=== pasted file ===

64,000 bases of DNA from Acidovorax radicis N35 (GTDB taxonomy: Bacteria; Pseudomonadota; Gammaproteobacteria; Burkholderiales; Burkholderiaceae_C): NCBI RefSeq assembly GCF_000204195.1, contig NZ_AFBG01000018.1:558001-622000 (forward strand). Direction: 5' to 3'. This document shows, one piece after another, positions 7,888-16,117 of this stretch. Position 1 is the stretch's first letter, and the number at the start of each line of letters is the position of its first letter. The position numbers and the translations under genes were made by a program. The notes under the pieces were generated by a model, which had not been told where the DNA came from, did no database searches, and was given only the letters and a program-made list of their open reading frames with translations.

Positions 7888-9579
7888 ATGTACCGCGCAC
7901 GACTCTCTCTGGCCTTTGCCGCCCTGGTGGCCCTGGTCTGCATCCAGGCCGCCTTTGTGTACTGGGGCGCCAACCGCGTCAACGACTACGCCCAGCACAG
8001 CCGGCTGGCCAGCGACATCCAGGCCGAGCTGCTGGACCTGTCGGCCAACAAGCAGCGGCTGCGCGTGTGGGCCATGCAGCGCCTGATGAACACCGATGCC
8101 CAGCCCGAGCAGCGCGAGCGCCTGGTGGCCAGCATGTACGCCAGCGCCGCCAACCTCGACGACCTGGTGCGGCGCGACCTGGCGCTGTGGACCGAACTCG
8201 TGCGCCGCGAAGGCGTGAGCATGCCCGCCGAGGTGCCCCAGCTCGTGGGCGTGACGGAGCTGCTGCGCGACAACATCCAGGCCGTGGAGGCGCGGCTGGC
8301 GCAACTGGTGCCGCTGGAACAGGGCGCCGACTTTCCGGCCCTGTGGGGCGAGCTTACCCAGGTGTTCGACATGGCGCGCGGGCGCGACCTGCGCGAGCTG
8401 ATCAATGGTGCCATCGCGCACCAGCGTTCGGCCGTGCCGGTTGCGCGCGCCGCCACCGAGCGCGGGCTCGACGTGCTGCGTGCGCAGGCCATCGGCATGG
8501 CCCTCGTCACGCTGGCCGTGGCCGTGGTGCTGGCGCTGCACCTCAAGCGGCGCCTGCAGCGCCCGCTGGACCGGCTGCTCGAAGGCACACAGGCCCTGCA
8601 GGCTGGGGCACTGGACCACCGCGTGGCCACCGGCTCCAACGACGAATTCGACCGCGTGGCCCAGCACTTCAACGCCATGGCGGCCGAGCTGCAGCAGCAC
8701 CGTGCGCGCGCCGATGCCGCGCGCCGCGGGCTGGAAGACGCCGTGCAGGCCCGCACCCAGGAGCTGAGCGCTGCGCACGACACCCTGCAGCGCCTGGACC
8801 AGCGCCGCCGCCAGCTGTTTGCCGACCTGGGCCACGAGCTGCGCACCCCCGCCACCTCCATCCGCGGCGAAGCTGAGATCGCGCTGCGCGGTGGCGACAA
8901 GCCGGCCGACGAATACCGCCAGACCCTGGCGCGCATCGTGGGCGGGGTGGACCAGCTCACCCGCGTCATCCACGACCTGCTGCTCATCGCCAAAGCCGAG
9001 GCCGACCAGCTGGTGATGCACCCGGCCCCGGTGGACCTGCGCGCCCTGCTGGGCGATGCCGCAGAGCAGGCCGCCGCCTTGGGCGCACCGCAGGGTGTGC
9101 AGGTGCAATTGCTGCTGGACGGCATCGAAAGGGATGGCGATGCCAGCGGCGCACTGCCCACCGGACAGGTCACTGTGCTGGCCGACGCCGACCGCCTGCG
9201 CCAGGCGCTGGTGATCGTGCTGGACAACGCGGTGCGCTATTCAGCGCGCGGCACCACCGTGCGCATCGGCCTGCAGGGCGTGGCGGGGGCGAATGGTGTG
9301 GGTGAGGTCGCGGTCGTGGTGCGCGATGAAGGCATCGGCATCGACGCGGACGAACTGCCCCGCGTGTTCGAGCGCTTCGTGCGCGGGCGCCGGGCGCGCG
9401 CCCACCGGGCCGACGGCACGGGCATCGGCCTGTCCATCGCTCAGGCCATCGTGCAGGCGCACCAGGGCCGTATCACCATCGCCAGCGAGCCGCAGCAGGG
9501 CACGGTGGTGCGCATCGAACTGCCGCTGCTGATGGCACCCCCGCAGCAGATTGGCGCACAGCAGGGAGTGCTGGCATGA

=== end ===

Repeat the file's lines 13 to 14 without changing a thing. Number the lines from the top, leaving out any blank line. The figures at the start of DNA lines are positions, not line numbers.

8801 AGCGCCGCCGCCAGCTGTTTGCCGACCTGGGCCACGAGCTGCGCACCCCCGCCACCTCCATCCGCGGCGAAGCTGAGATCGCGCTGCGCGGTGGCGACAA
8901 GCCGGCCGACGAATACCGCCAGACCCTGGCGCGCATCGTGGGCGGGGTGGACCAGCTCACCCGCGTCATCCACGACCTGCTGCTCATCGCCAAAGCCGAG